Government agencies failed to respond adequately to asbestos risk

By DANIEL DE CARTERET

A lack of coordination between the Environment Protection Authority, WorkSafe Victoria and local government has raised questions about the handling of public health incidents arising from potential exposure to asbestos fibres.

An EPA report produced after an inspection of a landfill in Bulla found that asbestos had not been covered sufficiently to prevent the release of fibres to the air

While the EPA put an action plan in place to ensure environmental impacts were resolved, an investigation by Monash University investigative journalism students found that neither WorkSafe nor Hume City Council were brought in to assess the human health risks.

Bulla landfill failed to cover asbestos waste

The Department of Human Services’s guidelines put the responsibilities on the EPA for dealing with environmental impacts, WorkSafe for assessing workers’ health and safety risks, and where the public may be at risk, local government is required to make an assessment.

The guidelines “strongly recommend’’ that the three agencies work together to ensure that “nothing is missed’’.

Health Department media spokesman Graeme Walker said councils had a duty under the Public Health and Wellbeing Act to remedy as far as is reasonably possible all “nuisances’’ within their municipal boundaries. “Any person, whether a council or not, who manages or controls a landfill is required to comply with the above requirements.’’

However, the Bulla incident highlights both a lack of co-operation and a lack of understanding of roles and responsibilities.

What is surprising is that the EPA’s response followed severe criticism of the organisation by the state’s Ombudsman for failing to recognise the risk to residents of methane gas escaping from a landfill near the Brookland Greens housing estate in Cranbourne. The Ombudsman identified a lack of cooperation between agencies: “it is inexcusable that at a time when the EPA and the City of Casey should have been working together for the greater good of the community and the co-ordination of the emergency response, they were unable to put aside their differences.  In my view, residents of the estate were placed at unnecessary risk by both the City of Casey and the EPA in failing to ensure that appropriate actions were taken in a timely manner to mitigate the risk of landfill gas escaping from the landfill into the estate.’’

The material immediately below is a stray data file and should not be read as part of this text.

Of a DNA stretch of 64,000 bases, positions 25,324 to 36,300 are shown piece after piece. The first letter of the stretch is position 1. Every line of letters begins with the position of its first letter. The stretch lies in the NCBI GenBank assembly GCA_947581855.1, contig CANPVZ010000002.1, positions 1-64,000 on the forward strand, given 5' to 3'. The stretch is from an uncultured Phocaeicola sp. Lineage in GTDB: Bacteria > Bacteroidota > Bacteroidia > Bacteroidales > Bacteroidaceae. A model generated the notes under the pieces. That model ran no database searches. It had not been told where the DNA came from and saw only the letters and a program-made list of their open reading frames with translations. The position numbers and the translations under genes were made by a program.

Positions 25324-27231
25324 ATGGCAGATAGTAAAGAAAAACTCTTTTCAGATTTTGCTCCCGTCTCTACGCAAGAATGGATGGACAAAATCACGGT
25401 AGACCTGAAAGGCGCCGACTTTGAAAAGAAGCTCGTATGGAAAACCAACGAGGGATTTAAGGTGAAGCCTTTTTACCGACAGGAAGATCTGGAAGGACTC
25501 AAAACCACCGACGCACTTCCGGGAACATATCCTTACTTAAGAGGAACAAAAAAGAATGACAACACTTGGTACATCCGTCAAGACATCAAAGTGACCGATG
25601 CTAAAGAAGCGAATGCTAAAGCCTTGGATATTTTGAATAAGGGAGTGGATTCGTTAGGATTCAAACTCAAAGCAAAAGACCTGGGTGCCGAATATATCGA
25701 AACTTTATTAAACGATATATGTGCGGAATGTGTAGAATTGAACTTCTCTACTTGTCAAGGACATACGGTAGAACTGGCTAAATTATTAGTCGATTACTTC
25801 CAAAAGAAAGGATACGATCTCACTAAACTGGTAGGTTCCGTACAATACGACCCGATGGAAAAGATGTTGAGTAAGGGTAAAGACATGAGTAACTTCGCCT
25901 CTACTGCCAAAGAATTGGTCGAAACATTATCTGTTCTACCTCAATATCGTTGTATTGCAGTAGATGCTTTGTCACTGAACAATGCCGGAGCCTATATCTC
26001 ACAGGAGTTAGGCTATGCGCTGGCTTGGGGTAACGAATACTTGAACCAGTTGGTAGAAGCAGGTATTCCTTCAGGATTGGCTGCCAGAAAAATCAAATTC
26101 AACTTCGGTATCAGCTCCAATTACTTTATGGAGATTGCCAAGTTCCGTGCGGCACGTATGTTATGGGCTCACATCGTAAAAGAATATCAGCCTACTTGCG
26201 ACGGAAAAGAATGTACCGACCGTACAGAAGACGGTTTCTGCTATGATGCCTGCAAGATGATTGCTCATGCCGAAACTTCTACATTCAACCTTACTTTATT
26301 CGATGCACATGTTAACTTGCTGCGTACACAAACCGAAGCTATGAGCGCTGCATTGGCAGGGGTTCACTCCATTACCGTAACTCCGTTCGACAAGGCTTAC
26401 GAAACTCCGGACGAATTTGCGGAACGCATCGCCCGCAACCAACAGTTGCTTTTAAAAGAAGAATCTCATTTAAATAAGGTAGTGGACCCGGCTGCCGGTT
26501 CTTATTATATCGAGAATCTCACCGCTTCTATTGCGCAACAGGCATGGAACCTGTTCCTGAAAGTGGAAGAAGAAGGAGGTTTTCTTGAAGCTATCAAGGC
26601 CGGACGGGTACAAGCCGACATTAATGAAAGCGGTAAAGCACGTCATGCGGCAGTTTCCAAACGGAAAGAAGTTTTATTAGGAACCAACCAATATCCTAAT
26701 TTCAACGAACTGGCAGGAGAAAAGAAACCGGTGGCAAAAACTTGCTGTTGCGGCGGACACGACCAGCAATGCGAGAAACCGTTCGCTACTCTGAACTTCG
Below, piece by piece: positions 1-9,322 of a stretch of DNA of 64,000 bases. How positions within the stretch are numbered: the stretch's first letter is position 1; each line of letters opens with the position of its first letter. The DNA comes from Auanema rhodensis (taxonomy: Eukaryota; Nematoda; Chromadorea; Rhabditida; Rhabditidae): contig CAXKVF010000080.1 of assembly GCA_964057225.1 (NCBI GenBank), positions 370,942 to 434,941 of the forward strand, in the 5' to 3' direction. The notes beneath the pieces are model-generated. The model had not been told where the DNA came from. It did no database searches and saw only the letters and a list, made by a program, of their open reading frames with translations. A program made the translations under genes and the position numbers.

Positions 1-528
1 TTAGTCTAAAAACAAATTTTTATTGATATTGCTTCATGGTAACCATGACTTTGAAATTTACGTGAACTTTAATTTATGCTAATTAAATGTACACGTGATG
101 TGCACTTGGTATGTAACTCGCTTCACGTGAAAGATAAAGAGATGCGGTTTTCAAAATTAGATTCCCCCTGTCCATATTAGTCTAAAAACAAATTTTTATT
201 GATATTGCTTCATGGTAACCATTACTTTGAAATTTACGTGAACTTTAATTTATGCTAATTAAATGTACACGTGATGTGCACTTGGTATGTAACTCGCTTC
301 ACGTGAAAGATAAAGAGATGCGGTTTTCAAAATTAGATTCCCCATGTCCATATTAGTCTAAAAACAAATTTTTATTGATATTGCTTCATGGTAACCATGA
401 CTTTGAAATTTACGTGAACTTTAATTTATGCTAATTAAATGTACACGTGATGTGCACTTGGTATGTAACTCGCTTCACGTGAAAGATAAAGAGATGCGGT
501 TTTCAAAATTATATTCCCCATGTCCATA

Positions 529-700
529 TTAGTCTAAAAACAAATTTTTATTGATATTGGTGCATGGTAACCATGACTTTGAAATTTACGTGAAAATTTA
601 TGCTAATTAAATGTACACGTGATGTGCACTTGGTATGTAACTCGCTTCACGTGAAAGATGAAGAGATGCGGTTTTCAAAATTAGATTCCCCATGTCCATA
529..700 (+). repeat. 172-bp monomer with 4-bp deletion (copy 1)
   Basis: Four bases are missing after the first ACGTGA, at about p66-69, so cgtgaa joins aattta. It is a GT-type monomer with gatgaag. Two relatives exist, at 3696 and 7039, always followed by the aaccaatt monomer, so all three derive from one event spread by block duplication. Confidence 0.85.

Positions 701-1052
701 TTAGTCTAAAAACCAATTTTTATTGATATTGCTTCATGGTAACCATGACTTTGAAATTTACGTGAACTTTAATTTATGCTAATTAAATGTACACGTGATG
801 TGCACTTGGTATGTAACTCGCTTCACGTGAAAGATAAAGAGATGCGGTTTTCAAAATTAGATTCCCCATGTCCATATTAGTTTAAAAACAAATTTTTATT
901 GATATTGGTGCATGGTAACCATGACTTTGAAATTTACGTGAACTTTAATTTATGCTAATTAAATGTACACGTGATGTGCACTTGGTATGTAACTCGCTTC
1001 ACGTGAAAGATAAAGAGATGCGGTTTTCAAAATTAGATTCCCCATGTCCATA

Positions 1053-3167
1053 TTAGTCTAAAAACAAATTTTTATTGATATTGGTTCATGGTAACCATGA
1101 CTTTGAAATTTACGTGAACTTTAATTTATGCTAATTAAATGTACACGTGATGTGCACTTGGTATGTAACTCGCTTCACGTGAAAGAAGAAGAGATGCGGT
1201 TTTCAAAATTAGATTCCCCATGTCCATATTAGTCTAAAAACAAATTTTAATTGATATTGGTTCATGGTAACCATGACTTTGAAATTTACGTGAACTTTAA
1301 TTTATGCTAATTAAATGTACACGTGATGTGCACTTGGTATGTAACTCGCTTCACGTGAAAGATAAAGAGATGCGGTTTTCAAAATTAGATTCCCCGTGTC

Occupational health and safety director for the Victorian branch of the Australian Workers Union, Percy Pillai, said the discovery of asbestos at the Bulla landfill was not an isolated incident and that the EPA had a history of ignoring immediate health risks.

“Morally they have an obligation if workers are being exposed they should bring it to the attention of the other government agencies involved, but they don’t do that,’’ Mr Pillai said.

The EPA said the health risk assessment was a matter for WorkSafe or the Health Department. WorkSafe confirmed it had not been made aware of the Bulla incident. Hume City Council responded that as the Bulla tip was privately owned, the issue was outside its jurisdiction.

Asbestoswise CEO Wayne Bruton said that his community support group received many phone calls relating to similar issues where government agencies had deflected responsibility.

“It’s appalling, you shouldn’t have an open asbestos area in a built up area like Bulla because it’s a danger for the public,’’ Mr Bruton said. He said no-one wanted to take responsibility when problems arose.

In October, 2011, the EPA fined Swan Hill Rural City council almost $6000 for leaving asbestos and household waste uncovered for two days in a landfill. While EPA North West Regional Manager Tim Eaton acknowledged the “obvious environmental and health implications’’, it appears no-one contacted WorkSafe to assess the risk.

“This sort of behaviour can leave the landfill staff exposed to health risks from the uncovered asbestos, not to mention the effect of pungent odours from the tip on the local community,’’ Mr Eaton said.

Swan Hill Rural City Council would not confirm whether any public health risk assessment had been carried out at the site.

At both the Bulla and the Swan Hill incidents each of the agencies involved in assessing the health risks pointed to each other for responsibility.

Swan Hill Rural City Council declined to comment on its role in the incident.

Mr Bruton said: “If you’re in a residential area that is close to an asbestos dumping facility, and the council haven’t been informed or if they have and they haven’t acted upon it to enforce what restrictions they can then they are just as culpable.’’

The Health Department says that landfill sites would normally fall under the jurisdiction of the EPA for environmental requirements and WorkSafe for OH&S requirements.

Note: The Regional Landfill in Clayton also breached a condition relating to asbestos. Its Annual Performance Statements says a small amount of asbestos was taken from the transfer station to the landfill face. It assessed the environmental impact as ‘low’.

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